Stab it with their steely knives…

Hotel California

Ever heard the rumors?

The song was written about either A) the devil or B) a madhouse.

Because the lyrics to the song contain kind of ominous undercurrent, many have gone to the trouble to find figurative and literal meanings that just aren’t there.  Theories abound.

Some persist the song must be written about an actual building (there WAS no ‘Hotel California’) so they assert it was a nickname for the Camarillo State Hospital, a state-run psychiatric hospital near Los Angeles which housed thousands of patients during its sixty year span before closing in 1997.

To them the lyrics seem to fit what a “mentally disturbed” person would experience incarcerated in a long-term care “madhouse”.  The imagery of the song is explained as that person’s hallucinations with moments of the startling clarity of knowing where he is.

But the far more common legend to surface about the song is one that links it to devil worship.

The lyrics of “just can’t kill the beast” and not having “that spirit here since 1969” which is supposedly when California’s church of Satan began.

On the inner album (gatefold) cover there is a photograph where some see a shadowy figure on a balcony with his arms spread.  There are those that say it is Anton LaVay, leader of the church of satan, and he is welcoming all the innocents below to the trap.  “You can never leave”.

Ooooooh.    Very Scary.

Truth is, the person in the balcony was a woman hired for the photo shoot.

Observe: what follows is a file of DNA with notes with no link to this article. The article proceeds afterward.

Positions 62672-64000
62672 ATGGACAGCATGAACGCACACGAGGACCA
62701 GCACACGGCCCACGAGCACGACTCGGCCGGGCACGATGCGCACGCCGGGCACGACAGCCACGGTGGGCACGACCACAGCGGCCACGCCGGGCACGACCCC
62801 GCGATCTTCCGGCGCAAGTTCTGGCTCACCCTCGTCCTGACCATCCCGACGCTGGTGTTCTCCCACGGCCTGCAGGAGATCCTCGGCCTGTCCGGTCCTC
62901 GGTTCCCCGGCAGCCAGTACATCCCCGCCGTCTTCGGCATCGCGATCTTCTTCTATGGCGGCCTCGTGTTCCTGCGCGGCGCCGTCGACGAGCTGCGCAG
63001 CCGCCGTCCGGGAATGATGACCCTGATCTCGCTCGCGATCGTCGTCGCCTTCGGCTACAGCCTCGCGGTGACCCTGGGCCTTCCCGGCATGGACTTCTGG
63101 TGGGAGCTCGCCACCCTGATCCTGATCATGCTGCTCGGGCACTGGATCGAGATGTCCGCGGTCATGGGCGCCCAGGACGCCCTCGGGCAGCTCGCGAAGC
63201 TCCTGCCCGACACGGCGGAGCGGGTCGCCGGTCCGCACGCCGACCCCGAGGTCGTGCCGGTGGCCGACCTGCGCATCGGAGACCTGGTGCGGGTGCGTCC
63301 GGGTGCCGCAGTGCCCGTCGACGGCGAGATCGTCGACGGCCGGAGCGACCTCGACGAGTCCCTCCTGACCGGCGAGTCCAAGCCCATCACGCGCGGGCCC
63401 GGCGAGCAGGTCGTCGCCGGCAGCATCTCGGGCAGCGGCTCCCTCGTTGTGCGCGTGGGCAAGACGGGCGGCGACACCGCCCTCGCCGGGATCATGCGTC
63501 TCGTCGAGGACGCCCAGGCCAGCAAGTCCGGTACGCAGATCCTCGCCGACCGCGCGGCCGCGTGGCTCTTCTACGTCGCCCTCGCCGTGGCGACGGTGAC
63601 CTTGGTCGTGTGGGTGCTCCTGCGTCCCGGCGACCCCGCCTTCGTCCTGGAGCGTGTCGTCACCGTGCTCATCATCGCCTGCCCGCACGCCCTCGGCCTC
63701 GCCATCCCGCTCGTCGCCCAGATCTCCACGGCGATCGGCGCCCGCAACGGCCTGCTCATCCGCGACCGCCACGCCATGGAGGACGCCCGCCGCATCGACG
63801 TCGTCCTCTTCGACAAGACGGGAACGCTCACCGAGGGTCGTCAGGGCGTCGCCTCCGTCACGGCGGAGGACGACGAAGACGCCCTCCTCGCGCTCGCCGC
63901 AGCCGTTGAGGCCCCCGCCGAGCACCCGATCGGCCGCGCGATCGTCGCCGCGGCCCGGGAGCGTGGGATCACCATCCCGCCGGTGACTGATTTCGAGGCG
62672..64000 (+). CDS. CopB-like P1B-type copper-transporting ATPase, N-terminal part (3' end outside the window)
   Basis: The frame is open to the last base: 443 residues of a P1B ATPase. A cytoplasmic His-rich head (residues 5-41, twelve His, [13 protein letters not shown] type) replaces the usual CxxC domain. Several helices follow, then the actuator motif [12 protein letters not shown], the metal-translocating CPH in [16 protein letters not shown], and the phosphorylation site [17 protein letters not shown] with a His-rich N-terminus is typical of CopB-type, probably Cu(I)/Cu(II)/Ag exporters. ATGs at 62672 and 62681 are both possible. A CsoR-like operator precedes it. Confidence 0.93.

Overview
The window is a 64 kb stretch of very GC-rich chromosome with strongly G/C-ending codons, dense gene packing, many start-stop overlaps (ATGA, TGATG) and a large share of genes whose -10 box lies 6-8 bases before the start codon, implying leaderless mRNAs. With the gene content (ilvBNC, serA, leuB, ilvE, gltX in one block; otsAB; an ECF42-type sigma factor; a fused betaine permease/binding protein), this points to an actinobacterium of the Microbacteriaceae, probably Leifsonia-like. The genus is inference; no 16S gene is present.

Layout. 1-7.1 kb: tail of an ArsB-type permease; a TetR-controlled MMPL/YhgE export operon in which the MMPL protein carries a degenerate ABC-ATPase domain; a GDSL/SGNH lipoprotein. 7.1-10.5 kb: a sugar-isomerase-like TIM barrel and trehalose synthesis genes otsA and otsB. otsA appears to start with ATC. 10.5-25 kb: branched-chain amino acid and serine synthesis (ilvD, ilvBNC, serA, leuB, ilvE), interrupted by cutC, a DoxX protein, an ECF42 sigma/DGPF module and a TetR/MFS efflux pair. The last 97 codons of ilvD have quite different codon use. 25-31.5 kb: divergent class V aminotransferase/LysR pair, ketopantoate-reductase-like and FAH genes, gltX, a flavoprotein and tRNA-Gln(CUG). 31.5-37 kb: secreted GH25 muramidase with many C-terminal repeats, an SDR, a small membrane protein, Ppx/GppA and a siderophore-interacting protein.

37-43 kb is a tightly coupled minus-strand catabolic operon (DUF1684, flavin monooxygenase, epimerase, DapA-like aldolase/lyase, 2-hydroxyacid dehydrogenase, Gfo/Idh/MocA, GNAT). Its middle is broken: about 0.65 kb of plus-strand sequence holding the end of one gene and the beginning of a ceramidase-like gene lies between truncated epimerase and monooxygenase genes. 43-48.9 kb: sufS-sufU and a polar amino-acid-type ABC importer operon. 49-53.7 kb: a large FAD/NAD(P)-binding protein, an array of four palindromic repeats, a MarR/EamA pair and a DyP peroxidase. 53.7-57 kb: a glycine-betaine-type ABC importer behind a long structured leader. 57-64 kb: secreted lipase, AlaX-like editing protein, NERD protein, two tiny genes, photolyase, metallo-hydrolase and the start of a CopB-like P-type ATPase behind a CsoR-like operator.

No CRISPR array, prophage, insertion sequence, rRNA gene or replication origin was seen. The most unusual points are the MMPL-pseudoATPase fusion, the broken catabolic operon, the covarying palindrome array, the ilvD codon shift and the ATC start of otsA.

The song (as well as the album) is allegory about hedonism and greed in Southern California in the 70’s.  Period.  Especially in the music business.

By the time the record came out the Eagles were riding high.   Yes, pun intended.  Drugs, money and women were thrown to them with their fame.

Though they definitely enjoyed it all, they decided to pour their sense of unease into the record.  ‘Hotel California’ is a metaphor for the 70’s, the music industry and the “accidental” prison freely entered only to realize the trap.

Have any other theories?  Ever hear any of the urban legends?


 

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5 responses

  1. Terri

    I always thought it was about drugs, the allure of drugs and the downfall you take from addiction.

    February 15, 2011 at 4:36 pm

  2. bob greasy

    I read somewhere that “steely knives” was a reference to Steely Dan. Apparently there was some sort of rivalry among the two bands.

    February 15, 2011 at 4:54 pm

  3. When I was in the Boy Scouts (yes, I’m an Eagle scout! Trustworthy, loyal, helpful, friendly…etc) we had a man come speak to us at camp about the Eagles and their terrible Devil worship. This album is ALL ABOUT SATAN, he said, and discussed at length the band’s devotion to all things evil. Being a budding disc-jockey to be at the time, I already knew a great deal about the Eagles and the mental image of Glenn “Roach” Frey bowing down before Beelzebub made me laugh out loud. Mr. Preacher didn’t like that much.

    February 15, 2011 at 5:59 pm

  4. JOHN MANN

    According to Glenn Frey’s liner notes for The Very Best of Eagles, the use of the word “steely” in the lyric (referring to knives) was a playful nod to band Steely Dan, who had included the lyric “Turn up the Eagles, the neighbors are listening” in their song “Everything You Did”. (Wikipedia)

    February 15, 2011 at 10:46 pm

  5. Dan Steely

    Thanks for clearing that up John.

    February 16, 2011 at 6:05 pm

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